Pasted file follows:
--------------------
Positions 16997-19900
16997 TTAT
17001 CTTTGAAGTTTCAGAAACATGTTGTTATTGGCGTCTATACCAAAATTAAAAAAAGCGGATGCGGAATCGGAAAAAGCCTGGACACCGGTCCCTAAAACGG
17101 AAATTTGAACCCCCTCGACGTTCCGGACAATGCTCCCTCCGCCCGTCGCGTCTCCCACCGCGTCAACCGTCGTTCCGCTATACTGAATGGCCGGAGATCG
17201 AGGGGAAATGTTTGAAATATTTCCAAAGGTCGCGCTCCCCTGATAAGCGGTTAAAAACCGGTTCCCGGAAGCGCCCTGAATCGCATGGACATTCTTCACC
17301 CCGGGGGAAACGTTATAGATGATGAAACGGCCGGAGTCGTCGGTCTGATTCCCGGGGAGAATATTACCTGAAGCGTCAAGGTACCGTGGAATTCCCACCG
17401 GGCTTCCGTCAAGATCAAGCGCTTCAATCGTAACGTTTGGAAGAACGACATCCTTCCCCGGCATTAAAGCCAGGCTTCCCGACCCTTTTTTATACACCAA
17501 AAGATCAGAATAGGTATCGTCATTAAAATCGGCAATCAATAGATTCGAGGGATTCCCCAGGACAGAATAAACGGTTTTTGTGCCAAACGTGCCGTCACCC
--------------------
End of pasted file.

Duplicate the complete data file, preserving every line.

Positions 16997-19900
16997 TTAT
17001 CTTTGAAGTTTCAGAAACATGTTGTTATTGGCGTCTATACCAAAATTAAAAAAAGCGGATGCGGAATCGGAAAAAGCCTGGACACCGGTCCCTAAAACGG
17101 AAATTTGAACCCCCTCGACGTTCCGGACAATGCTCCCTCCGCCCGTCGCGTCTCCCACCGCGTCAACCGTCGTTCCGCTATACTGAATGGCCGGAGATCG
17201 AGGGGAAATGTTTGAAATATTTCCAAAGGTCGCGCTCCCCTGATAAGCGGTTAAAAACCGGTTCCCGGAAGCGCCCTGAATCGCATGGACATTCTTCACC
17301 CCGGGGGAAACGTTATAGATGATGAAACGGCCGGAGTCGTCGGTCTGATTCCCGGGGAGAATATTACCTGAAGCGTCAAGGTACCGTGGAATTCCCACCG
17401 GGCTTCCGTCAAGATCAAGCGCTTCAATCGTAACGTTTGGAAGAACGACATCCTTCCCCGGCATTAAAGCCAGGCTTCCCGACCCTTTTTTATACACCAA
17501 AAGATCAGAATAGGTATCGTCATTAAAATCGGCAATCAATAGATTCGAGGGATTCCCCAGGACAGAATAAACGGTTTTTGTGCCAAACGTGCCGTCACCC